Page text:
For bitmaps – photos and graphics – we have srcset so we can tell the browser which sizes of the image are available, and let the device pick the best size (based on pixel density, network speed, user preference – amazing!). Srcset works everywhere except IE (but srcset falls back to the old src way anyway, so no difference).

The PX Value in CSS

The big question is what do we do with “px” values in CSS – which are increasingly meaningless. They could just become an arbitrary CSS value which devices calculate against their Pixel-Ratio and that may well work forever.

Another possibility is do we use Viewport values for everything – one viewport value is 1% of the width or height of the viewport. It’s an exciting new value!

And guess what? Viewport Units are already widely supported!

Conclusion

In short: The situation is pretty great  🙂 The PX value is probably going to stick around for a bit (unless I’ve totally missed something) but devices know that and they’re happy to accommodate you for now.

Other Questions?

If you have other comments, or questions, leave them in the comments below.

 

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What Minimum Screen Size for Responsive Sites?

Until recently I’ve been testing responsive sites down to 320px out of habit but without really knowing whether it’s worth the effort. After all, Bootstrap 3 only has media queries down to 768px and Bootstrap 4 will be 34em (roughly/often 544px).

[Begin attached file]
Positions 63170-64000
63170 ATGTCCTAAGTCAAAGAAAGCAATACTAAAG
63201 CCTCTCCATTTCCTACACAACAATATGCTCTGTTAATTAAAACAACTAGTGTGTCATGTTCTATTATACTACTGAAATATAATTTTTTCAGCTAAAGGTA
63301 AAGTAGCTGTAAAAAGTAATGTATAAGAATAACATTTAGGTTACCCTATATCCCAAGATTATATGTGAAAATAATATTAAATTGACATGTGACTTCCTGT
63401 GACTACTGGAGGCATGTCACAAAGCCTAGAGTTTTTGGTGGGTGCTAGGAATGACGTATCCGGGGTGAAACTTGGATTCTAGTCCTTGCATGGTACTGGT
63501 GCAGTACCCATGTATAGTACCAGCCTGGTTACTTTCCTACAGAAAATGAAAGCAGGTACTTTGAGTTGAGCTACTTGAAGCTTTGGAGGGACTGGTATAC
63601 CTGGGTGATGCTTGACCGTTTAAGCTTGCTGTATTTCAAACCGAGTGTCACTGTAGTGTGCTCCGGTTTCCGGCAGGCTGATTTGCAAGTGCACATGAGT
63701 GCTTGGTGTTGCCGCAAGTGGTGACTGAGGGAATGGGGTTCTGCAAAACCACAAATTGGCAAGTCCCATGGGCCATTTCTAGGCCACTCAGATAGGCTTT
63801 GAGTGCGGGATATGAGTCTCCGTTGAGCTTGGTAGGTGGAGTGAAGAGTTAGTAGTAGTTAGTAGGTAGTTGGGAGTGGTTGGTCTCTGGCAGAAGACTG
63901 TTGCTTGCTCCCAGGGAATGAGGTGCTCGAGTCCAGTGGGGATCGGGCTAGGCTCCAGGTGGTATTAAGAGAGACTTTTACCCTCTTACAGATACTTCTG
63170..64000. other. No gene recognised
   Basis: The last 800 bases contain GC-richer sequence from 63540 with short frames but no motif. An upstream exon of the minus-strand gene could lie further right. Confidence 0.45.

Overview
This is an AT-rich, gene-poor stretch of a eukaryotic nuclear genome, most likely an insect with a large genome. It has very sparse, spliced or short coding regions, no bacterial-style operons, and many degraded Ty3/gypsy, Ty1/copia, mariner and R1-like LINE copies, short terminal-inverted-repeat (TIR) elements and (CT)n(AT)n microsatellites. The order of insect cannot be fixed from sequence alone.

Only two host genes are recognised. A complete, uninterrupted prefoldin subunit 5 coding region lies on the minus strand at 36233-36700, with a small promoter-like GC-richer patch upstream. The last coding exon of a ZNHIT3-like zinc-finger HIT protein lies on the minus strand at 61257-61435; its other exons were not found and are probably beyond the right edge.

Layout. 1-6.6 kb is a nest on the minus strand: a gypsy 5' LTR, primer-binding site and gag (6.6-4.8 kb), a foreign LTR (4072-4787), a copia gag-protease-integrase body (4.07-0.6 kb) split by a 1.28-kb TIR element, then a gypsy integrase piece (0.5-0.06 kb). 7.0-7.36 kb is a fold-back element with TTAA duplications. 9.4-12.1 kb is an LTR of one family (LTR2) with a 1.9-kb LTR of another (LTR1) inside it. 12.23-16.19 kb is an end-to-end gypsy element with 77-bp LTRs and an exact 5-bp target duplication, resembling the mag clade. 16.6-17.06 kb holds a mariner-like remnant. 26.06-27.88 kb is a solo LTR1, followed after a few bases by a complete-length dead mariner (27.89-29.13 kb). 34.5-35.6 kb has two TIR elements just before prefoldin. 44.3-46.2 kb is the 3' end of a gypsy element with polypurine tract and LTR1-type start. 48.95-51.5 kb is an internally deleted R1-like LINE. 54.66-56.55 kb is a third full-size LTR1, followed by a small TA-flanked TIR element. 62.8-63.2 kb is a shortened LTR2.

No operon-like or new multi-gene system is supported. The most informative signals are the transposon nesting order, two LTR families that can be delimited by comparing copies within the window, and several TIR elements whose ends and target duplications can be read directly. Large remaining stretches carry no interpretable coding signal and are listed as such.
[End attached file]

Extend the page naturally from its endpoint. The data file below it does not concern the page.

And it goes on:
So should we bother optimising responsive websites for 320px, 480px, 768px or bring back the 1990s with Best Viewed in 800×600

I had a play with some stat from statcounter.com to find out.

My Process

  1. Show Screen Resolutions for the 12 months up to June 2016.
  2. Filters it for data for the UK (since most of my sites are mostly visited by people in the UK)
  3. Delete all screen resolutions wider than 1000px.
  4. Combine the matching widths – ignoring heights.
  5. Plot them on a graph

The Graph

The graph has two lines – one for individual market share and one for accumulative market share (i.e. how many people have 800px or smaller).

The aim was to find where the browser width jumps to a notable proportion.

responsive-webdesign-optimisation-width

The Results